DELcast #2 – Interview with Mark Warnes about his experience of running the 10 Days of Twitter course at Anglia Ruskin University.
Yesterday I went to the Social Media in Higher Education conference at Sheffield Hallam University and helped deliver a workshop on ‘Twalking’. Here are the slides from the session:
Also Andrew Middleton has produced a really useful Twalk Tool Kit for anyone thinking of setting up their own Twalk:
Here is the Storify from Andrew Middleton’s Twalk last week:
Our joint proposal (Alex Spiers, Andrew Middleton, Claire Moscrop, Santanu Vasant and Jeff Walcock) for a conference workshop entitled ‘Walk this way…reflections on a #Twalk’ has been accepted at the 2017 Social Media for Learning in HE Conference at Sheffield Hallum University on 19th December. Here is the outline of the session we submitted:
By the end of the session workshop participants will,
The impact of the workshop will be increased participant awareness of the application of social media in a blended learning strategy and the implications of this for learning space and curriculum design.
The workshop will begin with a round of structured stories from some of the universities who participated in the global #Twalk event on 31st May 2017.
A set of activities will show the potential of the #Twalk as a method for enhancing a higher education learning experience:
Activity 1: Using metaphor and motion– walking changes the learning dynamic and the readiness of a learning network to engage. We will explore the transferability of the #Twalk model and how spatial landmarks can be used to structure discussions by considering how a walk and its ‘pause point’s can stimulate engagement in face-to-face and tweetchat learning conversations in any disciplinary area.
Activity 2 – Participants will do a micro-Twalk, with a Christmas theme, to try the method and explore different types of learning spaces (formal/informal, ‘real’/’virtual’) by taking a 10 minute route through one floor of the conference building.
Activity 3– Using our #Twalk planning template, participants will draft a ‘Twalk’ for their own institution and discipline with the support of peers in the room.
Concluding discussion and whiteboard activity
Participants will select from the following topics to generate ideas and guidance:
Pre and post activities
The organisers will be ‘flipping the twalk’ by running a pre-conference virtual twalk in which ‘walkers’ will follow an online route, interacting with, grabbing, making, photographing and sharing what they find using social media.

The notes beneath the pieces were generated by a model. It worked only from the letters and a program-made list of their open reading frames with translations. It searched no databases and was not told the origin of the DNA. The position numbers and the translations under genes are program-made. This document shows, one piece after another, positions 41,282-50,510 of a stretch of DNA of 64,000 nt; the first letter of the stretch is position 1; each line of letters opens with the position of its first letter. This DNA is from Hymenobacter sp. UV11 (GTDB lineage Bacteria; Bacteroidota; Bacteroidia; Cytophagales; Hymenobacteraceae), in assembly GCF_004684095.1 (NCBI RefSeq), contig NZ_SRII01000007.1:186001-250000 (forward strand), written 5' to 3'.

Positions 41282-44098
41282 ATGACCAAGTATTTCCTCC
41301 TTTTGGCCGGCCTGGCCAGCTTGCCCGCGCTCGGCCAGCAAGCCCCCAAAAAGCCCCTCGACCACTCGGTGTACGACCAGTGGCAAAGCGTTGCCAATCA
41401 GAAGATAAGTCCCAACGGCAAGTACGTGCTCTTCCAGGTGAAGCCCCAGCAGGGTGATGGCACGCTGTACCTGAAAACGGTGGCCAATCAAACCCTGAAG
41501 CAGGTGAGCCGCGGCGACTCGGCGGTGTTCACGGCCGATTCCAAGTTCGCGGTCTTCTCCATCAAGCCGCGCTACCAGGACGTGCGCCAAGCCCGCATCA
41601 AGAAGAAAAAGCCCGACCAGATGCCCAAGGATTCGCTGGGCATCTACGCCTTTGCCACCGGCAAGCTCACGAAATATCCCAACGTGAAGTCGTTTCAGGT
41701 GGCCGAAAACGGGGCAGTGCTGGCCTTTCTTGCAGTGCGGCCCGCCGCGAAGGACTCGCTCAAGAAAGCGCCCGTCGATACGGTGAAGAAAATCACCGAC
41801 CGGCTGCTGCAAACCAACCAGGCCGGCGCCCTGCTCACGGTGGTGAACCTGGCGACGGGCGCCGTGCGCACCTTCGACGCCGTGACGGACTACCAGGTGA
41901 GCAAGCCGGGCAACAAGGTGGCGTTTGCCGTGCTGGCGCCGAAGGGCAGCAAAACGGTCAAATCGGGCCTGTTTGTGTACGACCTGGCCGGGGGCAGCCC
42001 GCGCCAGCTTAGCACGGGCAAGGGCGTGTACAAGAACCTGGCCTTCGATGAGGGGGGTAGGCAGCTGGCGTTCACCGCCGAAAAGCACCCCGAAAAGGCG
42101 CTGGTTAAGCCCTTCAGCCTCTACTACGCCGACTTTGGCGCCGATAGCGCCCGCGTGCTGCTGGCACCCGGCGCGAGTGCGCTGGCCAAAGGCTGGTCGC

Participants will feedback on their activities using social media and will be encouraged to join a collaborative online space to record their future Twalks.
Ellis, R.A. & Goodyear, P. (2016). Models of learning space: Integrating research on space, place and learning in higher education. Review of Education, 4(2), June 2016.
Long, P.D. (2005). Learning space design in action. EDUCAUSE Review, July/Aug., p.60.
Megele, C. (2014). Theorising Twitter chat. Journal of Perspectives in Applied Academic Practice, 2(2), 46-51.
Mulcahy, D.. (2015). Re/Assembling Spaces of Learning in Victorian Government Schools: Policy Enactments, Pedagogic Encounters and Micropolitics. Discourse: Studies in the Cultural Politics of Education, 36(4), 500-514.
This is a very short post to capture my initial thoughts about the Regent’s Twalk at lunchtime…..Today I organised a short walk on the main campus of Regent’s University London. During the walk we visited five different types of learning spaces; The Refectory (an informal learning space), ICT2 (a IT lab), The Tate Library (Collaborative learning space). Room H242 (classroom with furniture designed for ‘flexible’ learning) and H243 ( a traditional lecturer theater). We walked around these spaces tweeting out photos and answering the following questions:
We started on time and just two lecturers and three members of the learning technology team turned up. Even though this was about the numbers I was expecting it was still very disappointing. There are some obvious reasons why this was the case; teaching has finished so many lecturers are not on campus, there was a JCC meeting on at the same time, it clashes with lunchtime, end of term fatigue. But having said that the event was well advertised so to only get two academics was a bit demoralising. However, the two who turned made up for the numbers with their enthusiasm, energy and genuine desire to engage with the tasks!
The questions certainly sparked a lot of discussion among the participants. There was a really nice interaction between the learning technologists and the tutors who had not met before. Even the two academics had not spoken to one another before even though they have taught here for a number of years and even teach the same subjects (in a slightly different context).
I think I need to go back and look at the tweets later when I have time. I was too busy taking people round and explaining the tasks too fully concentrate on the Twitter stream. It would also be interesting to see how much interaction was going on between the different institutions organising the walks.
Would I do it again? If so, how? I definable would do it again but I need to think of better ways to get the message over the the lecturers. For me the activity was not really about using Twitter but about exploring and critiquing learning learning spaces on campus ..in other words creating a dialogue. I really don’t think that most lecturers who saw the posters/leaflets/intranet/tweets saw it as this – or even thought about how they could use this as a teaching activity with their students. Maybe next time I need to get staff to book the event more like a normal workshop? Or simply just take round a sign-up list? Who knows – you just need to try things out sometimes and see where they go:)